I met Joe about six years ago at the Mount Baker Hill Climb. It used to be a bike ride/race from Glacier to Artist Point on State Route 542 held the Sunday after Labor Day. At the time I did not realize Joe was “Unicycle Guy.” I had witnessed a unicyclist on Lakeway previously but did not get a good look at him to determine if it was the same person. Indeed it is the same person.
After writing about “Naked Bike Guy,” Lee Becker, a few requests came in for me to find the “Unicycle Guy” – thanks Justin and Kristina! Well, with a little bit of help from friends and the Mt. Baker Bicycle Club, I found Joe. In our small bubble of Bellingham, it’s no surprise that Joe used to commute to work with Lee Becker in times past. They both worked at WWU for a spell. Joe also performs the shirtless riding technique except when temperatures are below 25 degrees Fahrenheit. Brrr!
In 1984, Joe bought a unicycle for his kids to play with. Joe tried it out, but he never really learned how to ride it. Over the years, he did all sorts of construction work, requiring heavy lifting and strenuous physical labor. In 1996, he found a job with WWU and moved to Bellingham. His position at WWU became a desk job scheduling and planning construction. In 2002, Joe was diagnosed with high blood pressure. He was 25 pounds heavier and his doctor wanted him to go on medication. Joe had a different idea. He trained in his garage on the toy unicycle between a car and a wall and within a few weeks was riding 40 feet on the street in front of his house. Soon, he was riding the toy unicycle two miles from home, to the park and back.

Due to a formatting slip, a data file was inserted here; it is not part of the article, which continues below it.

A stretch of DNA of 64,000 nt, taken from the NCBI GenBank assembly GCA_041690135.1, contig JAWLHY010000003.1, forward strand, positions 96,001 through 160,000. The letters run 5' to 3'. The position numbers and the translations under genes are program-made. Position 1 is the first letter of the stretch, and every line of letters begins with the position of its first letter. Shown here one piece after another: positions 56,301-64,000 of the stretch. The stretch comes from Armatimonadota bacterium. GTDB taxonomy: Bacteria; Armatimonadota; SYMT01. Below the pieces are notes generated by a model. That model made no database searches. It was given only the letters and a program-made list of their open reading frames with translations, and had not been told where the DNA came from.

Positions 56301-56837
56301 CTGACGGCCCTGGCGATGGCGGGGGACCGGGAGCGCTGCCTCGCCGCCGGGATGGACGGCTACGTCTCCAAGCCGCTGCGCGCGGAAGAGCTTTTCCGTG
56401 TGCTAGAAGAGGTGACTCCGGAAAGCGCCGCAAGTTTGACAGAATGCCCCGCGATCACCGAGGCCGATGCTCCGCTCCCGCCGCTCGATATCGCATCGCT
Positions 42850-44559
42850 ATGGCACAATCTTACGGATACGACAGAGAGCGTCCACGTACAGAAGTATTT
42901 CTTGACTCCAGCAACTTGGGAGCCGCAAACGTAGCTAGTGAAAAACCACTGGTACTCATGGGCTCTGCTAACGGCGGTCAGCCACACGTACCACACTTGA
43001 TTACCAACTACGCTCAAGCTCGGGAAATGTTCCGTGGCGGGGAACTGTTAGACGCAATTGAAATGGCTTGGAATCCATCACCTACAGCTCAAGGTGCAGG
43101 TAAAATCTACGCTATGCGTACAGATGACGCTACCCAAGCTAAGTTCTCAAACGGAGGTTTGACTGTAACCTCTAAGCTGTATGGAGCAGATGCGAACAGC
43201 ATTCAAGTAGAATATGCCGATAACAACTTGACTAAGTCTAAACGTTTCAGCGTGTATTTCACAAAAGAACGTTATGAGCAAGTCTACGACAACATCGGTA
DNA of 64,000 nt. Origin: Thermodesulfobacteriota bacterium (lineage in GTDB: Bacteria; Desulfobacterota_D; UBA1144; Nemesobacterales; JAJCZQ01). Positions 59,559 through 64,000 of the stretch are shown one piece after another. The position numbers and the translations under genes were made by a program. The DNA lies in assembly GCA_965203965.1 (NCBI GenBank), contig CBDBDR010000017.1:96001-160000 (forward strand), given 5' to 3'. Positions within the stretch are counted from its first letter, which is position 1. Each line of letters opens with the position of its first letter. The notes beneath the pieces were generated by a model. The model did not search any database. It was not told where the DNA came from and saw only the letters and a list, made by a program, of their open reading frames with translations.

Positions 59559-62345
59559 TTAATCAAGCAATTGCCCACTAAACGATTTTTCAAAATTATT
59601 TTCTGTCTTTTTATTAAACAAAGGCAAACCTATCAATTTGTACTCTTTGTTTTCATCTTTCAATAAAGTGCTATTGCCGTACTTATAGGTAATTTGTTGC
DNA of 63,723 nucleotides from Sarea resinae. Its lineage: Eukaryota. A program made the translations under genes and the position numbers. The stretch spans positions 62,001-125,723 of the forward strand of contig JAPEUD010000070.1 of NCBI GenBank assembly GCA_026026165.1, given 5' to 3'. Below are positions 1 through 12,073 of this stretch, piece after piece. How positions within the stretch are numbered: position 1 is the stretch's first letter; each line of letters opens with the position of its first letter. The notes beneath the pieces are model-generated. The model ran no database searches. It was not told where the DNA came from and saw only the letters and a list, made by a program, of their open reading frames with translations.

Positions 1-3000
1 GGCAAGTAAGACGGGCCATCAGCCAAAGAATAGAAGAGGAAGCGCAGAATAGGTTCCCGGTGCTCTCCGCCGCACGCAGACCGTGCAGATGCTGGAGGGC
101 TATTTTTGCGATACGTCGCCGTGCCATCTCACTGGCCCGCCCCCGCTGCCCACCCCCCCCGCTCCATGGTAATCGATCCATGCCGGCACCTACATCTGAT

While on a vacation in Canada, he bought a 24-inch diameter (wheel) unicycle and learned to free mount it as there were no mailboxes or other handy places to help him get up on the unicycle. In 2003 Joe started commuting on his unicycle to work and hasn’t stopped for more than a day or two ever since! The Whatcom County Bike to Work and School Day (typically in May of each year) helped him start. It was during this time that he also commuted with the legend, Lee Becker (aka Natural Lee or Animal Lee or just plain Animal as I’ve come to understand).
His 24-inch unicycle was eventually run over by a car but luckily he jumped out of the way. Since then, Joe has had seven car to unicycle accidents in 15 years. One of the accidents involved rear ending the back of a minivan and sliding down the back window. (Describing this, Joe had his hands up like a cat clinging to a screen door.)
His progression from a casual unicyclist to a serious one started when Dave Walker of Soft Rock Café dared Joe to ride the Seattle to Portland (STP) bicycle classic in 2004. Joe made it to Centralia but discovered he had blood in his urine and should have visited a hospital emergency room. He wisely did not finish. But he persisted. His doctor told him to max out at 40 miles. A few weeks later, Joe unicycled from Snohomish to Bellingham (70 miles) and Bellingham to Fort Langley, BC (50 miles) the following day. It was at that point that Joe and his wife Lana got a trainer involved. They hired Charlie Heggem (also the producer of the Silver Lake Time Trial and Mt. Baker Hill Climb) to be a private fitness coach as he already taught spin classes.
Joe has since completed the now defunct Silver Lake Time Trail, the Mt. Baker Hill Climb and the STP in 2005, 2006 and 2007. In 2008 Joe entered to race the only unicycle stage race in the world which happened to be in Nova Scotia. There, while crossing a railroad track, he crashed and broke his knee. His wife Lana drove him back to Bellingham in four days while Joe had his knee suspended in a half-inflated beach ball. They arrived in Bellingham at 3:00 a.m. in time for a 10:00 a.m. appointment with an orthopedic surgeon. In pre-op, his doctor told him he’d be lucky to walk again. Wanting to find a better doctor, Lana, his wife said, “Let’s get outta here!”